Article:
Koori King of Country
After connecting with the stories of Slim Dusty and Aboriginal country singers Col Hardy, Jimmy Little and Harry Williams in his teens, Roger Knox's story is the stuff of legends, surviving two airplane crashes in one day, almost burnt to death, before going on against all odds to launch the Koori music boom of the eighties with his band Euraba, singing uplifting songs of struggle, heartbreak and hope.
Known as the Godfather of Koori music, the Black Elvis and the Koori King of Country, Roger Knox’s story is a remarkable one. Born in the glow of the famous Min Min light, ROGER KNOX arrived in Tamworth from the infamous Toomelah Mission. After singing at the legendary Joe Maguire’s Pub he was encouraged by local artist Geoff Brown and Hoedown Deejay John Minson.
Survivor of two air crashes in one day.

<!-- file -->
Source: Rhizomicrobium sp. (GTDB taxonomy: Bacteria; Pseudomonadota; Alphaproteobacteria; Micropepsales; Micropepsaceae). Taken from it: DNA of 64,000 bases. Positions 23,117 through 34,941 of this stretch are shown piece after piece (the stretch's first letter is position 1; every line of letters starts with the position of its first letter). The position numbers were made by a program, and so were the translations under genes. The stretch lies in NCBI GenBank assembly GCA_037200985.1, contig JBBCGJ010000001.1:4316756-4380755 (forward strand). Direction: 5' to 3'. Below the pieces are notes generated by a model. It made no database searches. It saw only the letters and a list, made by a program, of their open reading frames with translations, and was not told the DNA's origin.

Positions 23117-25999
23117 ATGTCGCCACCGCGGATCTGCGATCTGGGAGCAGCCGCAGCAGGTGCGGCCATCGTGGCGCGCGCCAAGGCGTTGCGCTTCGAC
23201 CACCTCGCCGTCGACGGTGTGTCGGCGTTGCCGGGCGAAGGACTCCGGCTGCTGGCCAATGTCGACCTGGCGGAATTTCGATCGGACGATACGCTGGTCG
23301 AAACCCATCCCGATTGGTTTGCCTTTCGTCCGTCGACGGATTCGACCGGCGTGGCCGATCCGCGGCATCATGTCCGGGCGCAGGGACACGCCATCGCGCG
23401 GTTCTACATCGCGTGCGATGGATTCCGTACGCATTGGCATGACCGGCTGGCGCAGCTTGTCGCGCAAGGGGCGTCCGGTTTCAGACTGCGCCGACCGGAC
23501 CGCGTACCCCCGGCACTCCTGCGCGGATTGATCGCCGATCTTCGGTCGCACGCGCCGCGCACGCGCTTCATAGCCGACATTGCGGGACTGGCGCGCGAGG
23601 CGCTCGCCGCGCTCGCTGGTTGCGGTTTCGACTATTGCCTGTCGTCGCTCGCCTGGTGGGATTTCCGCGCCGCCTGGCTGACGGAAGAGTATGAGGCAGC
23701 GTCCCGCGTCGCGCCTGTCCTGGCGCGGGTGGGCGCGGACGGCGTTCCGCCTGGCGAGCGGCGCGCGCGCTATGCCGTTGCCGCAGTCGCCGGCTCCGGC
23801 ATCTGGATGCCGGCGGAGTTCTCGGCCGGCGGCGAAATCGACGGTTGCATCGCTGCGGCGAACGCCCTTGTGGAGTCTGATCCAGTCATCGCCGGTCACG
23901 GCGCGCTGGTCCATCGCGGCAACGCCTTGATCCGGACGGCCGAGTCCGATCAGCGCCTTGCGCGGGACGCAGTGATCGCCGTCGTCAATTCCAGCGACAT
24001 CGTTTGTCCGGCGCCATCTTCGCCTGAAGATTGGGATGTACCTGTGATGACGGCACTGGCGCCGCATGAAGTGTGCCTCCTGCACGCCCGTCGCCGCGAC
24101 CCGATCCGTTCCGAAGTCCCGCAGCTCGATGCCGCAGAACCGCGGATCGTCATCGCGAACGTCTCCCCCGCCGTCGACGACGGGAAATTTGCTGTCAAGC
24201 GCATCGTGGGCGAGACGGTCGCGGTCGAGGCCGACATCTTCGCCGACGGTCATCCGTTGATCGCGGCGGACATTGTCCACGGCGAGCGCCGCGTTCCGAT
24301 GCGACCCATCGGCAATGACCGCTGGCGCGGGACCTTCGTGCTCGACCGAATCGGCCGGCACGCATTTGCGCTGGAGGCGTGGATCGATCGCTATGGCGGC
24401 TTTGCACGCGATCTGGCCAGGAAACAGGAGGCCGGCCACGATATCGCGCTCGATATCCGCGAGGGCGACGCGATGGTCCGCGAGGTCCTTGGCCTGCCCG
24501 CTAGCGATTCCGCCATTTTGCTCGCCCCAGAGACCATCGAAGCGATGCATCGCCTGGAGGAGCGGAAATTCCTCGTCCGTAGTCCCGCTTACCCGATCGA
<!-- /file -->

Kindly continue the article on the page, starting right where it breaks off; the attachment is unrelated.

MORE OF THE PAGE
Roger toured the Northern Territory, Queensland and Western Australia with Brian Young in 1980 then the following year set out for more of the same but was almost killed in an air crash. He received first, second and third degree burns to seventy percent of his body. The rescue plane also crashed. That same year he lost his mother, father and twenty-one year old sister. Two years later he was not the first Aboriginal artist to record but he was the first to record modern music with a strong Aboriginal content, soon to be labeled Koori Music.
As the Koori Mail told it in May ’93, “It’s hard to believe now… but when Roger Knox first visited Enrec Studios it was a radical idea to record references to Aboriginal issues. Much to Roger’s surprise not only did these songs win high acclaim… they also created a new and much needed category of music: Koori Music.”
Knox is famous and loved for his regular tours of the New South Wales and Queensland prison systems, where many Aboriginal men and women are incarcerated.